Building a Socially Inclusive State: Federalism in Nepal

By Kristie Drucza.

Published by The International Journal of Diversity in Organizations, Communities and Nations: Annual Review

Format Price
Article: Print $US10.00
Published online: February 18, 2016 $US5.00

It is often assumed that federalism is about subdividing a country and the decentralization of power. However it can involve the renegotiation of nationhood and identity. This can be an emotional and challenging process. Although federating the country and drawing new state boundaries offered hope to Nepal’s traditionally excluded populations, the state and society of Nepal is structured to allow elite needs to trump those of excluded groups. Negotiations that start from an unequal position are likely to be perceived as unfair by some. Trust in the state is weak and identity politics and social conflict manifested. Who controls the nature of identity, the meaning of citizenship, and the state are issues being contested in federal debates. Federalism is necessary for Nepal but its influence on building an inclusive state (which is defined by excluded groups as having their identity recognized and valued by dominant castes, along with equal rights) may be minimal or only slowly realized.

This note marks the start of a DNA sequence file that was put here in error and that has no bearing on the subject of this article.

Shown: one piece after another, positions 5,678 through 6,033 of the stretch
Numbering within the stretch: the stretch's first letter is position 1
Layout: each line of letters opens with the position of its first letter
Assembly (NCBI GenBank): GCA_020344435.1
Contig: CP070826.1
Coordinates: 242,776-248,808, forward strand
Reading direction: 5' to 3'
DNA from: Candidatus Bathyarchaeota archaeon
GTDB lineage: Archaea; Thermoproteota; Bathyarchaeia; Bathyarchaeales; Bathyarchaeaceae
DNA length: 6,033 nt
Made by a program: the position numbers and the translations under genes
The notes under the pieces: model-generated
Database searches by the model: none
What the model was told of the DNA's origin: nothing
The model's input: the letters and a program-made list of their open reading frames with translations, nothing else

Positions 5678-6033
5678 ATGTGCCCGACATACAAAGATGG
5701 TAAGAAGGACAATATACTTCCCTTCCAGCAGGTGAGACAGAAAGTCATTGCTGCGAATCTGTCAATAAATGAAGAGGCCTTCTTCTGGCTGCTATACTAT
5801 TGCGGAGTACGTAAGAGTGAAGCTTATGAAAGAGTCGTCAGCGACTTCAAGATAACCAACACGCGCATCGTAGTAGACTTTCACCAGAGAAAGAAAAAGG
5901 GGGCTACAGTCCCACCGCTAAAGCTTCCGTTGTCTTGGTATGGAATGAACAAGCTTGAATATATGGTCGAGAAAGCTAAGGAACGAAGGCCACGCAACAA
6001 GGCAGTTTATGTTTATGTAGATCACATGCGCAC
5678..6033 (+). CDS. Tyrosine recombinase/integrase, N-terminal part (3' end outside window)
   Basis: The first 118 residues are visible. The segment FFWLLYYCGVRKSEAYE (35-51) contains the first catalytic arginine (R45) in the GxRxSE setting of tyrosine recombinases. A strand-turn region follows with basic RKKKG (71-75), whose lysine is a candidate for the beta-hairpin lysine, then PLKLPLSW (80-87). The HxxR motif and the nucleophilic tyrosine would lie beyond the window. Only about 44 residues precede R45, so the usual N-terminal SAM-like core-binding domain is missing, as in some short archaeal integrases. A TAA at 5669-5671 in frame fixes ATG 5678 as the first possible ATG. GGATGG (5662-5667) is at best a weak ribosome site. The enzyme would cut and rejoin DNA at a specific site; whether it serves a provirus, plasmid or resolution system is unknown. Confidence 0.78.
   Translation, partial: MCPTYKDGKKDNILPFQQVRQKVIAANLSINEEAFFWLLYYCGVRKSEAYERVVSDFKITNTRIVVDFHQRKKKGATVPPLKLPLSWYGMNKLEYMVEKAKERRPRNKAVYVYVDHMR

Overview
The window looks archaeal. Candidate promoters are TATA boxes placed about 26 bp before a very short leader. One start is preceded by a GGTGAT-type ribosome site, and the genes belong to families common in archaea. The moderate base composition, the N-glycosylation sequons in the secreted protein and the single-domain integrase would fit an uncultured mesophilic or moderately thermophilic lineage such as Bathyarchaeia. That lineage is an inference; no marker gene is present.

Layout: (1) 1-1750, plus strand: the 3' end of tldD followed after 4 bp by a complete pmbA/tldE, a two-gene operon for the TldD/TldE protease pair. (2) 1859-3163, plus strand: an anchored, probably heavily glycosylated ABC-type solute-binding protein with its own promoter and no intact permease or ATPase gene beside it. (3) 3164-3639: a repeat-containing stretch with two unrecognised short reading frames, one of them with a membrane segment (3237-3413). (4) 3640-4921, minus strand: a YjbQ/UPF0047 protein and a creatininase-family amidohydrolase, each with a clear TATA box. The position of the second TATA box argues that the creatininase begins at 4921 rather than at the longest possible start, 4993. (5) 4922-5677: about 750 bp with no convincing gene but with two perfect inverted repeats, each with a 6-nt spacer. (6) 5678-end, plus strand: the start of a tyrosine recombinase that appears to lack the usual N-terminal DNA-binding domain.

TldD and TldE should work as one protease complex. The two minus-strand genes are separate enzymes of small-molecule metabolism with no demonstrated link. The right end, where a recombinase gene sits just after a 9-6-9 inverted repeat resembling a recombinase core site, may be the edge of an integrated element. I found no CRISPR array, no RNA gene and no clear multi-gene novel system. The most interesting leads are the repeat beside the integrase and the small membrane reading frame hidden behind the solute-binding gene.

Keywords: Social Inclusion, Identity Politics, Citizenship, Political Settlement, State Building, Nepal

The International Journal of Diversity in Organizations, Communities and Nations: Annual Review, Volume 16, 2016, pp.1-17. Article: Print (Spiral Bound). Published online: February 18, 2016 (Article: Electronic (PDF File; 858.772KB)).

Dr Kristie Drucza

PhD Candidate, Alfred Deakin Institute for Citizenship and Globalisation, Deakin University, Melbourne, Victoria, Australia